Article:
# 10/12/12 ```MATH 20B
LECTURE #7
INTEGRATION BY PARTS
Integration by Parts is a technique for computing integrals.
INTEGRATION BY PARTS (see p. 400)
∫
∫
′
u(x)v (x)dx = u(x)v(x) −
u′ (x)v(x)dx.
THE ''REVERSE PRODUCT RULE''
Recall the product rule:
THE PRODUCT RULE (SEE P. 143)
If f and g are diﬀerentiable functions, then f g is diﬀerentiable and
(f g)′ (x) = f (x)g ′ (x) + g(x)f ′ (x).
We see that
∫
(u(x)v ′ (x) + u′ (x)v(x))dx = u(x)v(x) + C.
Rearranging this gives Integration by Parts. Integration by Parts is therefore
a “reverse product rule”.
∫
EXAMPLE. Evaluate x cos(x)dx.
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TIPS
From the book (p. 401):
• Choose u so that u′ is simpler than u itself.
∫
• Choose v so that v = v ′ dx can be evaluated.
My tips:
• For
∫
∫
n
x cos(x)dx,
∫
n
x sin(x)dx, or
xn ex dx, where n is a positive
integer, pick u = xn .
∫
• For
xn (ln(x))m dx, where m is a positive integer, and n ̸= −1, pick
u = (ln(x))m .
∫
• In other cases of
f (x)dx, many times u = f (x) and v ′ = 1 works.
(This tip also mentioned in the book.)
∫
EXAMPLE. Evaluate xex dx.
• Good: u = x and v ′ = ex .
• Bad: u = xex and v ′ = 1.
∫
EXAMPLE. Evaluate ln(x)dx.
INTEGRATING BY PARTS MORE THAN ONCE
Sometimes we repeat integration by parts, and at each step the integral
becomes more simpliﬁed.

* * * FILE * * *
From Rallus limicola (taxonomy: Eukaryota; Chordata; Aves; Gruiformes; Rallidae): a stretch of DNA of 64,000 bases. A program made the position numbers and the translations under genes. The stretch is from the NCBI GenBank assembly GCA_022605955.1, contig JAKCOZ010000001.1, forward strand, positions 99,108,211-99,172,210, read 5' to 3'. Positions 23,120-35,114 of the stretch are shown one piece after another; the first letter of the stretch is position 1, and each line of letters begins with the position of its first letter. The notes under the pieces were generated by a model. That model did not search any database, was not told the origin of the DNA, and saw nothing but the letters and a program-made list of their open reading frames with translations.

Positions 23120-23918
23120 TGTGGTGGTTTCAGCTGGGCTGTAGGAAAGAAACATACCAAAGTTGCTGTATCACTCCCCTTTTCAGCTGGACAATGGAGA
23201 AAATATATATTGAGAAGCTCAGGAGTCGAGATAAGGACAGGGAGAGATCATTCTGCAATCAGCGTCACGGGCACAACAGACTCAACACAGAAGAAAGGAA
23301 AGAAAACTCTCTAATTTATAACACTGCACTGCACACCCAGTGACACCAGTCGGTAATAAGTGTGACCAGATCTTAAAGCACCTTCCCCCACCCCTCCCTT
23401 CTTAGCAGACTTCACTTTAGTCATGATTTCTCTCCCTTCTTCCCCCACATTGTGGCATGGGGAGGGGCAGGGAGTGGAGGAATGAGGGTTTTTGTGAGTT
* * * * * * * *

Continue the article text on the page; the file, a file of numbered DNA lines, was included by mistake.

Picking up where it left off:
∫
EXAMPLE. Evaluate x2 cos(x)dx.
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A REDUCTION FORMULA
From the book (see p. 402)
∫
∫
x e dx = x e − n
n x
n x
xn−1 ex dx.
Proof. Do integration by parts with u = xn and v ′ = ex .
∫
EXAMPLE. Evaluate x3 ex dx.
INTEGRATION BY PARTS FOR DEFINITE INTEGRALS
Here is the formula:
∫
a
b
b ∫ b
u(x)v (x)dx = u(x)v(x) −
u′ (x)v(x)dx
′
a
∫
3
EXAMPLE. Evaluate
1
a
ln(x)
dx.
x2
SUBSTITUTION AND INTEGRATION BY PARTS
Sometimes we need to do substitution before doing integration by parts.
Often this is the case when part of the integral is sin(f (x)), cos(f (x)), ef (x) ,
or ln(f (x)), where f (x) is something other than x.
∫
EXAMPLE. Evaluate x cos(2x)dx.
∫
EXAMPLE. Evaluate
x5 sin(x2 )dx.
∫
EXAMPLE. Evaluate
√
√
xe
x
dx.
MIDTERM #1
Midterm #1 is Friday, October 19 and covers Sections 5.2-5.6, 6.1-6.3, and
7.1, i.e, everything we have covered up to this point.
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